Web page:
2. I love watching my son read. He examines his books so seriously, sometimes too rough, but always intently.

    I remember maybe a little more than 6 months ago… He had just started walking and getting really interested in books… He wanted me to read to him and I couldn’t because I was making dinner or something.

    I told him, “I’m sorry sweety, I can’t. You’ll have to read it yourself for now.”

    My husband looked entirely scandalized, as though I were taunting him. “Meagan, he can’t READ.”

    “He can’t read the words, but he can read the book.” Our son was already doing that by then. 🙂

  3. Amen! I think it is very sad that reading has become a to do list item, rather than something parents look forward to doing. I recently wrote a blog post about just that, also inspired by Montessori’s follow-the-child idea:

    http://www.leportschools.com/blog/reading-for-happiness/

    At the bottom of the post are several other links, including some to book lists for toddlers, preschoolers and lower elementary students.

    In my house, reading really is one of our daily pleasures, something my children, my husband and I look forward too each morning and night. I hope that this joyful experience will translate into a love of reading; I think the chances of that happening are greatly improved as my children attend a Montessori program where they do truly observe and follow the child!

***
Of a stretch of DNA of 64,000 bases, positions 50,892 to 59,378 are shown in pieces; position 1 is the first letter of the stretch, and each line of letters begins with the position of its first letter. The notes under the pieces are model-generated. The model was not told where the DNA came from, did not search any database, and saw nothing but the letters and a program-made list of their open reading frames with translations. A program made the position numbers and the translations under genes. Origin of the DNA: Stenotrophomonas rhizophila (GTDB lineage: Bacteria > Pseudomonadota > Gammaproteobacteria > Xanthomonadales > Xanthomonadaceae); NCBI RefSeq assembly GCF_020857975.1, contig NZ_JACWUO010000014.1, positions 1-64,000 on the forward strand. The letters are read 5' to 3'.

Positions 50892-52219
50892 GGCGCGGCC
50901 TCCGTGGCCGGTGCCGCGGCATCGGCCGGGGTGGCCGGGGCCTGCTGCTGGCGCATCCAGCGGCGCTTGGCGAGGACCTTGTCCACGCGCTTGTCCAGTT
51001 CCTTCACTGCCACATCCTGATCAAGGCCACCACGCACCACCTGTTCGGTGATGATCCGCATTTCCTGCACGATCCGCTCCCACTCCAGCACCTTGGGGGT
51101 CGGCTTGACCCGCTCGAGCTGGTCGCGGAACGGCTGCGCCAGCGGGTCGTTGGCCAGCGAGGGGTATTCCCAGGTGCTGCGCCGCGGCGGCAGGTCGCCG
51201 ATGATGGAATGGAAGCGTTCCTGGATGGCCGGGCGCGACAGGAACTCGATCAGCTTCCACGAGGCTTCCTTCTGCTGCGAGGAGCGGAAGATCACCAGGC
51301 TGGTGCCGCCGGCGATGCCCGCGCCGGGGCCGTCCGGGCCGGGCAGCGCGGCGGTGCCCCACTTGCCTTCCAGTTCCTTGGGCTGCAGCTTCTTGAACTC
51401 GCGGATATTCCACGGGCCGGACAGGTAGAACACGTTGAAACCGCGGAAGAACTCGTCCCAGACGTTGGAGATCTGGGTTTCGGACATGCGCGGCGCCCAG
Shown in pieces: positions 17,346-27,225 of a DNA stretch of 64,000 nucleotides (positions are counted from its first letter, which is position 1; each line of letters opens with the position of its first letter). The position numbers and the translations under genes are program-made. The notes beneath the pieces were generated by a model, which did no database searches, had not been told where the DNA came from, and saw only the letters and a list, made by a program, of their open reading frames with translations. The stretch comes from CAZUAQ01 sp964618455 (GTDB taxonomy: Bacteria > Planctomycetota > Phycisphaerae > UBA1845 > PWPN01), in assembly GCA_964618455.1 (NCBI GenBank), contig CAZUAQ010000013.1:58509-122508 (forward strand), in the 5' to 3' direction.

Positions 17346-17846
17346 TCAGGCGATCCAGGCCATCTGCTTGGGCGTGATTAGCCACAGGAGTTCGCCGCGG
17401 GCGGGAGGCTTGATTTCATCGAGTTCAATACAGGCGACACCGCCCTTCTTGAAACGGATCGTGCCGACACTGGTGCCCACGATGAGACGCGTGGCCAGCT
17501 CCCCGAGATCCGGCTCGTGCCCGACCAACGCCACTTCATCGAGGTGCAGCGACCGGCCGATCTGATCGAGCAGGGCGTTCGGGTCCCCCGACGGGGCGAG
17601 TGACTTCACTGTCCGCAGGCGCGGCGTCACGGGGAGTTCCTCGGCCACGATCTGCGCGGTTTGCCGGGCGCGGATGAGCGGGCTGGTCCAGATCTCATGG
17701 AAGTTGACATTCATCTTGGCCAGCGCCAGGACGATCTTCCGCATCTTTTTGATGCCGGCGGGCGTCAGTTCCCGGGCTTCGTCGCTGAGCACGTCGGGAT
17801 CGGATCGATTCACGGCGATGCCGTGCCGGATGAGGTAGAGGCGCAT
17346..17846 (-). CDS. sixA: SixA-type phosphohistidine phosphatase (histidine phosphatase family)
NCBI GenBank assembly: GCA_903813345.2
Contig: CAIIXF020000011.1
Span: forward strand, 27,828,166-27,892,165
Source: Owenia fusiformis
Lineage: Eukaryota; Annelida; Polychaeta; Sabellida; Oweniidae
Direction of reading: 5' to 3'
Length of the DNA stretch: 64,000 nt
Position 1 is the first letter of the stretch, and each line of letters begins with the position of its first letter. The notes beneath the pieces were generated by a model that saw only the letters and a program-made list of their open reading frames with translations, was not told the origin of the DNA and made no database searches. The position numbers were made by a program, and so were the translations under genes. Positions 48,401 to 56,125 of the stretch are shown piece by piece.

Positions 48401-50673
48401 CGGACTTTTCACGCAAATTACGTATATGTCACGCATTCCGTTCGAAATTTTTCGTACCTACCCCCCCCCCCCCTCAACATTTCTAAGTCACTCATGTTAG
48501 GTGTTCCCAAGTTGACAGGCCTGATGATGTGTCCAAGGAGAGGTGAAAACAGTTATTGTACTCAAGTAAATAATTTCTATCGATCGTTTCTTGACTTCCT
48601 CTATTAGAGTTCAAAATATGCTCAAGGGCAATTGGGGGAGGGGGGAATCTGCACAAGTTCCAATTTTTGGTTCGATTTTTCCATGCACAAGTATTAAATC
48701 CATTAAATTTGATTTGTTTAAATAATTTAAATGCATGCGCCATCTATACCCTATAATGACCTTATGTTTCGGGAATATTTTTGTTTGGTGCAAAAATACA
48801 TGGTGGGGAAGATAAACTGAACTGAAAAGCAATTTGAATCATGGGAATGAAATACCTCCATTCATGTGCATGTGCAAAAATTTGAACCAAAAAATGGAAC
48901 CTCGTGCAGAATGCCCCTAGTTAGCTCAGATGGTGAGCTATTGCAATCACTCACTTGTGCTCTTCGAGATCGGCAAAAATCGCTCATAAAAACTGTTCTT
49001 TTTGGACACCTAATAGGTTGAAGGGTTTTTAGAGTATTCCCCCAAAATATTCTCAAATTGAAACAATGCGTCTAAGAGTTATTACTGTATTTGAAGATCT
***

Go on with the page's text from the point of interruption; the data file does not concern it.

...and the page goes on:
4. When my son was about 8m old, I discoverd you and your wonderful blog. Since then learning a lot about RIE and put much of it to play with great success.

    I can’t beleive one of my first concerns posed to you was that my son didn’t want to crawl or walk, he was just sitting around and flipping books, and what I should do to encourage him to walk and crawl. I really was worried, because everyone’s baby was already walking or crawling and mine was just angry when he tried. I just observed him flip books and acknowledge his frustration with moving.